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Court Jester May 2012 Newsletter

Meet Our New Instructors!

Court Jester has three new instructors.  Courtney Rozen is a certified group fitness instructor and is currently teaching the Sunday 9am Body Blast on the Ball class.  Tanya Morris is currently teaching the Monday 6:15pm Hip Hop class. Gabi is our newest Zumba instructor.  

 

Recipe of the Month:

Thai Vegetable Curry
 
Ingredients:
-4 cloves garlic, finely chopped
-2 tablespoons finely chopped fresh ginger
-2 tablespoons chopped fresh mint
-2 tablespoons chopped fresh basil
-2 tablespoons chopped fresh cilantro
-2 cups carrot juice
-1 red bell pepper, seeded and thinly sliced
-1 large eggplant, peeled, if desired & cut into 1 inch cubes
-2 cups green beans, cut in 2 inch pieces
-3 cups sliced shiitake mushrooms
-1 (8 ounce) can bamboo shoots, drained
-2 tablespoons Dr. Fuhrman's VegiZest or other no salt seasoning
-1/2 teaspoon curry powder
-2 cups watercress leaves, divided
-3 tablespoons unsalted natural chunky peanut butter
-2 pounds firm tofu, cut into 1/4 inch thick slices
-1/2 cup light coconut milk
-1/2 cup chopped raw cashews
-unchopped mint, basil or cilantro leaves, for garnish (optional)

Instructions:
Place the garlic, ginger, mint, basil, cilantro, carrot juice, bell pepper, eggplant, green beans, mushrooms, bamboo shoots, VegiZest, curry powder, and 1 cup of the watercress in a wok or large skillet. Bring to a boil, cover and simmer, stirring occasionally, until all the vegetables are tender. Mix in the peanut butter. Add the tofu, bring to a simmer, and toss until hot. Add the coconut milk and heat through. Top with the remaining 1 cup watercress and the cashews. Garnish with mint, basil or cilantro leaves, if desired.

Receipe courtesy of drfurhman.com

 

Nice to Know Facts About Flexability and Stretching

1. Flexibility matters. Achieving and maintaining an adequate range of motion in your musculoskeletal joints is important for several reasons, including the fact that it appears to reduce your potential for injury. For example, an insufficient level of flexibility in your hamstrings and lower-back muscles is thought to be a major factor in the incidence of lower-back pain. At a minimum, improving your level of flexibility will enhance your ability to perform certain physical and sports-related tasks.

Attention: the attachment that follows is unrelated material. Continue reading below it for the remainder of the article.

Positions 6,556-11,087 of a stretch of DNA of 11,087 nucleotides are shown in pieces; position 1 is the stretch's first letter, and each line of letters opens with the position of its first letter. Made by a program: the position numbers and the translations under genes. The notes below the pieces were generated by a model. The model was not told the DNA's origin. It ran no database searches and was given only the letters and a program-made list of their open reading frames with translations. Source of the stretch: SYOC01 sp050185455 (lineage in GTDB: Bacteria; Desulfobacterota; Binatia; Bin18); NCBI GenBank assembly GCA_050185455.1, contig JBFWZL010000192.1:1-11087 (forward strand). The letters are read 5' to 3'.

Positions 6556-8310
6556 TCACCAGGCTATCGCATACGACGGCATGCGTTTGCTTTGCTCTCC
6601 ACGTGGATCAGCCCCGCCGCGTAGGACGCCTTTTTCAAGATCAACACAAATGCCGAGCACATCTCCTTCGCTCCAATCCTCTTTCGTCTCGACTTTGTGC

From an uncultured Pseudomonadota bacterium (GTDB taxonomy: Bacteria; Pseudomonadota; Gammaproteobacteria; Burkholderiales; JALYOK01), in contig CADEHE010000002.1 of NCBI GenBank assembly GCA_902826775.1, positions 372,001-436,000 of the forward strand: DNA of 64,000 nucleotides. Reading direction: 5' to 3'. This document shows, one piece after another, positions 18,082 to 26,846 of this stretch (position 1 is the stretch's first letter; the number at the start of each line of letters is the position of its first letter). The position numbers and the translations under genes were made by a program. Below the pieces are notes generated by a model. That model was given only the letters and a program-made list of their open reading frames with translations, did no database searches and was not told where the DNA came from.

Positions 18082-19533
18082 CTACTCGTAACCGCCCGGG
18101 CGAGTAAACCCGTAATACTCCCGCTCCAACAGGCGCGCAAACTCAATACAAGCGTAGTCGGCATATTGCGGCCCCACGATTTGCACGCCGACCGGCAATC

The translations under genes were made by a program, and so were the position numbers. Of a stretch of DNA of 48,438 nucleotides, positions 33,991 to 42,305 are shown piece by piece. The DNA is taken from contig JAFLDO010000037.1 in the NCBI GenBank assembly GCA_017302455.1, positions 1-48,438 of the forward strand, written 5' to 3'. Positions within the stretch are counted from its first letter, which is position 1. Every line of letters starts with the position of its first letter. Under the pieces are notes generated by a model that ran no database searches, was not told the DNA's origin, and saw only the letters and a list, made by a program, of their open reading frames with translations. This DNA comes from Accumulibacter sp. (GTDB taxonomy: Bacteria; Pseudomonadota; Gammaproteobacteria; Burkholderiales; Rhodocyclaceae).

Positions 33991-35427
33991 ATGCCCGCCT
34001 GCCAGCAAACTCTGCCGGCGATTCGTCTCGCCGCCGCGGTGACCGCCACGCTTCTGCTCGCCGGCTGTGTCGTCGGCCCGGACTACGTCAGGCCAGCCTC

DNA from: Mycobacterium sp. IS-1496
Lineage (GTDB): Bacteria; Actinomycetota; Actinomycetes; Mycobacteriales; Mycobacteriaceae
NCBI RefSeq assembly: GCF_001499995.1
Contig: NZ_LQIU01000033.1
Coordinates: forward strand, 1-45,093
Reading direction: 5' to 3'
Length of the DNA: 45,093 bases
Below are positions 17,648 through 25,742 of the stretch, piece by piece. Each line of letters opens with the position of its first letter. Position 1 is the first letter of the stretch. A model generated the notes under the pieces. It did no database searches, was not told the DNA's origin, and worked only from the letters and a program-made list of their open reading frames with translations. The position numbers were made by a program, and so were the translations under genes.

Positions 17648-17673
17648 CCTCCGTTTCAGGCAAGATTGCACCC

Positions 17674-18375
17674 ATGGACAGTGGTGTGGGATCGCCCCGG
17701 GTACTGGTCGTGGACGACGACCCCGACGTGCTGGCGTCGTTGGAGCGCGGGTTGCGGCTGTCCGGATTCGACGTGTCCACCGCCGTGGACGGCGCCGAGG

2. Timing matters. As a general rule, the best time to stretch is just after a brief warm-up. Such a schedule will increase your level of blood flow and raise the temperature level in your muscles, both of which are vital for muscle elasticity. Stretching cold muscles may sprain or tear them. You also should stretch after warming down.
3. Prescription matters. One of the keys to maximizing your efforts to increase your level of flexibility is to perform two to six repetitions of each stretch exercise to the point of mild discomfort, holding each stretch for 10 to 30 seconds. (Note that no universal consensus exists concerning how long to hold a particular stretch.)
4. Exercise order matters. Begin your stretching routine by stretching the major muscle groups of your body first. Then, stretch the specific muscles involved in the activity in which you plan to engage.
5. Isolation matters. To the degree possible, isolate the muscles you wnat to stretch. If other parts of your body move while you are exercising, your stretching efforts will be compromised, and your risk of suffereing an injury will be heightened.